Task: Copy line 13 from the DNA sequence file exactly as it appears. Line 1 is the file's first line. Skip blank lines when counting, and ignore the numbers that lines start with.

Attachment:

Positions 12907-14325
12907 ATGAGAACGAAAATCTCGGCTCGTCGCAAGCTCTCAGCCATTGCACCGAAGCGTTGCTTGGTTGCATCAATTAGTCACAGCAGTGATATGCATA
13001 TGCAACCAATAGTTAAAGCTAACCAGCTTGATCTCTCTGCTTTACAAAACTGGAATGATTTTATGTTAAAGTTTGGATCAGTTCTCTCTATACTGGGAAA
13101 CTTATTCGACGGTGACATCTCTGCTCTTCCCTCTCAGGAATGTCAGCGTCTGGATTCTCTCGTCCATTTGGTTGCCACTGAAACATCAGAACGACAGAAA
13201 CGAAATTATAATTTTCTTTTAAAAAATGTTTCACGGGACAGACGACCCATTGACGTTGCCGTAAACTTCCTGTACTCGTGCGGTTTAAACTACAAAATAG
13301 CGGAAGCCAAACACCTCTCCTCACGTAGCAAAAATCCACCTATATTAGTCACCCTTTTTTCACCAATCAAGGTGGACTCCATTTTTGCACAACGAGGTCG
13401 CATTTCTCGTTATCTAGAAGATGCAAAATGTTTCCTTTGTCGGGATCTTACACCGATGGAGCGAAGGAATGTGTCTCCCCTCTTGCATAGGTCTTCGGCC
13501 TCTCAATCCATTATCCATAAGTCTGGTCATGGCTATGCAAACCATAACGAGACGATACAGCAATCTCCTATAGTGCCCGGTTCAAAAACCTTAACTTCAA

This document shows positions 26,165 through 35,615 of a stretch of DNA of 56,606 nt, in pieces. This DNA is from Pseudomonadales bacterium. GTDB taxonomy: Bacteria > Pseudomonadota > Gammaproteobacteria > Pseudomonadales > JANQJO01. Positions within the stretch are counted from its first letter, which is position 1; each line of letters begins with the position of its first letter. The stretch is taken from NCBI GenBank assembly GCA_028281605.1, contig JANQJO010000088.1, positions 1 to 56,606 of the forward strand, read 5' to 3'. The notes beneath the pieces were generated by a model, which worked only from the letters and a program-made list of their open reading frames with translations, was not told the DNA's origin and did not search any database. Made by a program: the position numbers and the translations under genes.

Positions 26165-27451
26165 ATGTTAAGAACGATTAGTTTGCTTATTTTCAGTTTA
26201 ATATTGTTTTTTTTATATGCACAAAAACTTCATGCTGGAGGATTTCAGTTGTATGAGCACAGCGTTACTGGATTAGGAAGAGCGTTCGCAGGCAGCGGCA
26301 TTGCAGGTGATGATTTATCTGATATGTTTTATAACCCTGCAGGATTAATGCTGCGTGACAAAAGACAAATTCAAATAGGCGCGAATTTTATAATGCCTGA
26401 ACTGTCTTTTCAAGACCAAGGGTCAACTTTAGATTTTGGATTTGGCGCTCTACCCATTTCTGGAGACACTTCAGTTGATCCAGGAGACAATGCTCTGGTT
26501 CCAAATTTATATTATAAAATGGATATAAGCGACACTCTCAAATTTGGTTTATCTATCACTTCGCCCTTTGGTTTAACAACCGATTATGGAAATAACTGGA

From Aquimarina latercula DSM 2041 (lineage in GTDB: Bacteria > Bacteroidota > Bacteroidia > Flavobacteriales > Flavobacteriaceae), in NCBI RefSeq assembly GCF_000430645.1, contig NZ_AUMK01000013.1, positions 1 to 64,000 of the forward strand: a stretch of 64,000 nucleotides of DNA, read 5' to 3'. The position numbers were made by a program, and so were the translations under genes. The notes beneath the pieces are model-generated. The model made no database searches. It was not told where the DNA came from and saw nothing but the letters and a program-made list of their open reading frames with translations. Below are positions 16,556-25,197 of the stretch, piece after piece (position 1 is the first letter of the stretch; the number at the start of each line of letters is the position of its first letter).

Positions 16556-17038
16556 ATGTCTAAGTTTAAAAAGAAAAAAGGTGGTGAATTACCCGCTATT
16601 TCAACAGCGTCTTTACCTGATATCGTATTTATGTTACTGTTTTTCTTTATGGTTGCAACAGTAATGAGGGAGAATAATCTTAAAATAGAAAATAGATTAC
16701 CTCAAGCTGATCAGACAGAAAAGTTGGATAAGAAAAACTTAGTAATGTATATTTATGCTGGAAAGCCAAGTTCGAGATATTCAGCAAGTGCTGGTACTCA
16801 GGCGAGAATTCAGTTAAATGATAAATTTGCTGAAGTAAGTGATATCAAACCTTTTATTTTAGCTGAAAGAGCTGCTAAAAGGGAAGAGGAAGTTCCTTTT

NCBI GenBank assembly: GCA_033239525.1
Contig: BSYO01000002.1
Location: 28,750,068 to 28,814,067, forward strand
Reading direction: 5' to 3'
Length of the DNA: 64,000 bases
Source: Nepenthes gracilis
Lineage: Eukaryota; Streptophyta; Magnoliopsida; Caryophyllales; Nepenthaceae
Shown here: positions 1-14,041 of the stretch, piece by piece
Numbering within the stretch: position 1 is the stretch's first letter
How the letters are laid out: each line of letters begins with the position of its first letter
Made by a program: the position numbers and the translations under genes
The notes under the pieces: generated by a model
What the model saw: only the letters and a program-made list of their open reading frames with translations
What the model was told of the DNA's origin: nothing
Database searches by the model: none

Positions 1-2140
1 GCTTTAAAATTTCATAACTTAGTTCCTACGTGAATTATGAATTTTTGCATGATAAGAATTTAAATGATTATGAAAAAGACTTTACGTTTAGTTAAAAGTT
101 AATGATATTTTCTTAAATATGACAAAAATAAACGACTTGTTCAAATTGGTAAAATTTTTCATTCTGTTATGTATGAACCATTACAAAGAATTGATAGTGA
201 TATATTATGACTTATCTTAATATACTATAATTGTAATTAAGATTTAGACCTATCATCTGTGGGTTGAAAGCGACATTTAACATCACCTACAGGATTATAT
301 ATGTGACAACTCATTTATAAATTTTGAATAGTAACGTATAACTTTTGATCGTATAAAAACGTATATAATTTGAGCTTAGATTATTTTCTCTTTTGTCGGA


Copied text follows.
26301 TTGCAGGTGATGATTTATCTGATATGTTTTATAACCCTGCAGGATTAATGCTGCGTGACAAAAGACAAATTCAAATAGGCGCGAATTTTATAATGCCTGA